• High down payment (Over 20%)
  • Excellent credit score (700+)
  • Large cash reserves
  • High income
  • 5+ years at current position/employer

Eligible Property Types

A great benefit of a conventional mortgage is that they are available on many types of properties. They also have less strict property requirements than FHA loans so you can buy fixer-uppers and uncompleted homes.

Home Inspection Checklist


Ensure that the foundation is stable. No cracks in the foundation and walls.


Check that water is flowing away from the foundation.


Is the roof in good condition,with several more years left before it needs replacing. Asphalt shingles have a lifespan of 15-40 years.


The exterior of the home should be in good condition. There should be no rotting wood, cracks in the brick, worn out weather seals.


Check the ceilings, walls, doors, and baseboards. Is everything in acceptable order for you.


All electrical outlets and lights must function properly. 

Water sprinklers

If the property has a sprinkler system installed all zones must be tested to ensure functionability.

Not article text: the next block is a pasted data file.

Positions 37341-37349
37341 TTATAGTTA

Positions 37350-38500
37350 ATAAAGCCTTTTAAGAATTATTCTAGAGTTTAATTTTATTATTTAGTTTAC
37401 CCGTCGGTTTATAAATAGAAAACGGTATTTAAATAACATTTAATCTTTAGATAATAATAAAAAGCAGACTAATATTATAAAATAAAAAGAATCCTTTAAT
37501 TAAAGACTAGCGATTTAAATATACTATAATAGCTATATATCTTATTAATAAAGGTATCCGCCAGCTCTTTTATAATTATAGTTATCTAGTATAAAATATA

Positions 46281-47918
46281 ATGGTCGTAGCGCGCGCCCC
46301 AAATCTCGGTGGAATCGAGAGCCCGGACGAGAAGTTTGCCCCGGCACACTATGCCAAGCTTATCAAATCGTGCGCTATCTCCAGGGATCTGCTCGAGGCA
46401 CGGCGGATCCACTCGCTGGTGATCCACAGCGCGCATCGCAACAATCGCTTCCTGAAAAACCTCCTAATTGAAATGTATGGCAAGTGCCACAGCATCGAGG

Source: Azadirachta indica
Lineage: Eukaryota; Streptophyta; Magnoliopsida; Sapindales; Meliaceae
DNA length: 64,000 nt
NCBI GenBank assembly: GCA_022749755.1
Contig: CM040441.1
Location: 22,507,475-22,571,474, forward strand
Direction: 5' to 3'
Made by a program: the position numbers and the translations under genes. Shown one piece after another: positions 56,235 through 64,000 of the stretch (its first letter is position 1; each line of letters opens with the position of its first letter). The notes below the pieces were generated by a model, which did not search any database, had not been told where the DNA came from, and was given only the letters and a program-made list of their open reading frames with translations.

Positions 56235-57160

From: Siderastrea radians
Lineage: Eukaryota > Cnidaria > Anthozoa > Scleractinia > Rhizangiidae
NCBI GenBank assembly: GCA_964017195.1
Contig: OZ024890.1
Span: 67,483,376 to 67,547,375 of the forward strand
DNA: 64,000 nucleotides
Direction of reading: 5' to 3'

Air conditioning and heater

Heating and air condition systems must be inspected to ensure they are completely operational.


All home appliances must be tested to ensure they work properly.


If the home smells, people assume it was the previous owners, not the smell of the house itself. Make sure all areas of the home are dry, and nothing is leaking. Wet areas can cause musty smells.

Termite Inspection

 Interior and exterior of the home should be inspected for termites. Existing termite treatment systems should be checked.

Mold Inspection

The home must be 100% free of mold.

Water Heater

Water heater must be tested to ensure it is functioning properly. 

Conventional Loan Rates

Conventional Loan Rates (October 2020)

Loan Term

Interest rate


30-year fixed-rate mortgage



15-year fixed-rate mortgage



5/1 adjustable-rate mortgage



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Using a Conventional Loan for an Investment Property

You can use a conventional mortgage to buy investment properties to either fix and flip or keep as a rental property. If you’re buying an investment property, you will need to get a conventional loan because government-backed loans such as FHA and VA are only available to owner-occupied borrowers.

Real estate investors can use conventional loans to purchase an investment property in good condition or one in need of repairs.

  • Primary residence
  • Second home/Vacation home
  • Fix and flip properties
  • Rental homes


The Bottom line

Conventional loans offer a wealth of benefits and are the most used type of home loan used today.

Whether you are planning to occupy the property, buying a second home, or an investment property, a conventional mortgage is a great option.

If you’re looking into purchasing a home in the near future, you should speak to a lender about getting pre-approved for a mortgage.